In this study, we report the development of a monovalent lambda PLP-based vaccine against SARS-CoV-2 (RBDSARS-PLP) or MERS-CoV (RBDMERS-PLP) via decoration with the spike RBD proteins from either virus. Additionally, we engineered bivalent PLPs that co-display spike RBD proteins from both viruses (hCoV-RBDs-PLP) to serve as a bivalent vaccine candidate. Intramuscular administration of RBDSARS-PLPs, RBDMERS-PLPs, and hCoV-RBDs PLPs in mice induces robust and durable humoral immune responses, including the production of neutralizing antibodies. Moreover, immunization also protected mice against lung infection, inflammation, and pathology after virulent SARS-CoV-2 and MERS-CoV challenges.
Design and construction of particles decorated with human coronavirus spike RBD proteins
The lambda designer PLP platform was adapted to display CoV spike RBD proteins using methods established in the Catalano laboratory46,53. Purified recombinant spike RBD proteins derived from the SARS-CoV-2 and MERS-CoV isolates Wuhan-Hu-1 and EMC/2012 are referred to as RBDSARS and RBDMERS, respectively, or collectively as hCoV-RBDs. These proteins were cross-linked to the lambda decoration protein mutant, gpD(S42C), following a two-step procedure. First, solvent-accessible lysine residues in the hCoV-RBDs were modified with the N-hydroxysuccinimide ester groups of the SM(PEG)24 heterobifunctional crosslinker, as depicted in Fig. 1c; SDS-PAGE analysis reveals an apparent single predominant product for both RBDSARS and RBDMERS (Fig. 2a, d, respectively, lanes 4). Next, the maleimide groups of the crosslinker were reacted with the sole cysteine residue of gpD(S42C) to afford the gpD-RBDSARS and gpD-RBDMERS constructs (Fig. 1c); SDS-PAGE analysis reveals multiple products in each case (Fig. 2a, d, lanes 5). The reaction mixtures were fractionated by size-exclusion chromatography (SEC) (Fig. 2b, e), and the fraction containing a single predominant product for each hCoV-RBD was isolated and then concentrated for use in all subsequent experiments (fraction 32, Fig. 2c, f).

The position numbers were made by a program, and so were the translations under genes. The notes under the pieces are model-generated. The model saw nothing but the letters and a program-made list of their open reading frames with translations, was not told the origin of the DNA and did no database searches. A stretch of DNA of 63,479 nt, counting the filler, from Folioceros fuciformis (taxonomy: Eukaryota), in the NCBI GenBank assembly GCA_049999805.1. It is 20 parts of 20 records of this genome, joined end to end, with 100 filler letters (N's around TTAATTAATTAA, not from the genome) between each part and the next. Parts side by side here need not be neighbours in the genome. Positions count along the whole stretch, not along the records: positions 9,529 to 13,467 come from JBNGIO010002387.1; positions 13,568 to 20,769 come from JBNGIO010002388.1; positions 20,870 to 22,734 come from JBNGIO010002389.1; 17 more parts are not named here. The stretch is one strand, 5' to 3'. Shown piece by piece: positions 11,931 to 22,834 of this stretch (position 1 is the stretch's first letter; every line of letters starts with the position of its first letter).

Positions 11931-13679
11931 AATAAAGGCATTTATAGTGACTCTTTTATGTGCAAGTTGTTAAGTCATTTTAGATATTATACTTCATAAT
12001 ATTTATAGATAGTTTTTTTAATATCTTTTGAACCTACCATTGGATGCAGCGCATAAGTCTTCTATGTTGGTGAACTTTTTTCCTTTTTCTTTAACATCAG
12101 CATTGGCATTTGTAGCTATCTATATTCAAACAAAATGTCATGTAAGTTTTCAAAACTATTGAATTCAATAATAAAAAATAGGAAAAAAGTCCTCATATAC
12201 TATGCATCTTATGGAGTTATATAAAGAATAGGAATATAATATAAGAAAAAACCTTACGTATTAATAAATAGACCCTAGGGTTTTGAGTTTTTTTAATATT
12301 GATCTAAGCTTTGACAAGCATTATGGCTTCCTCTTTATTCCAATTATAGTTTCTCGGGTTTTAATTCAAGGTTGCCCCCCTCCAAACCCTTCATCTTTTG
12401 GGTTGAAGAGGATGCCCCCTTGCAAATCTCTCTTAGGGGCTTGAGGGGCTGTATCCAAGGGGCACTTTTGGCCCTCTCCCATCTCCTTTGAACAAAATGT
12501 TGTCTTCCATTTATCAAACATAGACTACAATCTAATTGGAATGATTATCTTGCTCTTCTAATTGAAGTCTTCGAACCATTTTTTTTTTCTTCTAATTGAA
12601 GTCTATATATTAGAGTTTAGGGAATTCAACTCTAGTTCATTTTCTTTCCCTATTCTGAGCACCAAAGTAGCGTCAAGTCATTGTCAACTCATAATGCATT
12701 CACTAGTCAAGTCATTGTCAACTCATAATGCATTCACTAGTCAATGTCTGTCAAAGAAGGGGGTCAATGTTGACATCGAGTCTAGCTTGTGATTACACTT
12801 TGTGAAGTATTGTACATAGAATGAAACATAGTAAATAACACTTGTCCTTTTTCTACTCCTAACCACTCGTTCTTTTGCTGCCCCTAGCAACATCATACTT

The purified gpD-RBD constructs were used to decorate PLPs, alone and in combination at defined surface densities, as outlined in Fig. 1d. Complete particle decoration requires 420 copies of the decoration protein that assemble as trimeric spikes, projecting from the shell surface (see Fig. 1b); therefore, we define the number of gpD-binding sites occupied as a surface density percentage. For instance, 60% RBDSARS-PLPs denote particles that are decorated with 252 copies of gpD-RBDSARS with the remaining sites filled with wildtype (WT) gpD (168 copies). Similarly, 40% hCoV-RBD PLPs are particles that are decorated with 168 copies of gpD-RBDSARS, 168 copies of gpD-RBDMERS, and 84 copies of WT gpD. Analysis of the reaction mixtures by agarose gel electrophoresis (AGE) demonstrated that particles can be decorated in a defined manner with either and both gpD-RBD constructs (Fig. 3a–c).
Decorated particles were purified by SEC (Fig. 3d) and characterized by multiple approaches. Electron microscopy (EM) confirmed that decorated PLPs retain icosahedral symmetry and are well dispersed. Close inspection of the micrographs revealed that particles decorated with RBD densities greater than 20% are characterized by surface projections whose number increases with increasing surface decoration (Fig. 3e); we attribute these projections to RBD proteins extending from the particle surface. Physiochemical characterization of PLP preparations by dynamic and electrophoretic light scattering analyses reveal that the mean hydrodynamic diameter of particles decorated with RBDs also increases as a function of RBD surface density and have an overall surface charge that ranges from −12 to −29 mV (Table 1). The polydispersity index (PDI) of the decorated particles ranges from (0.156 ± 0.05) to (0.285 ± 0.09). In sum, these data indicate that these particle preparations have a high degree of homogeneity and are acceptable by pharmaceutical standards.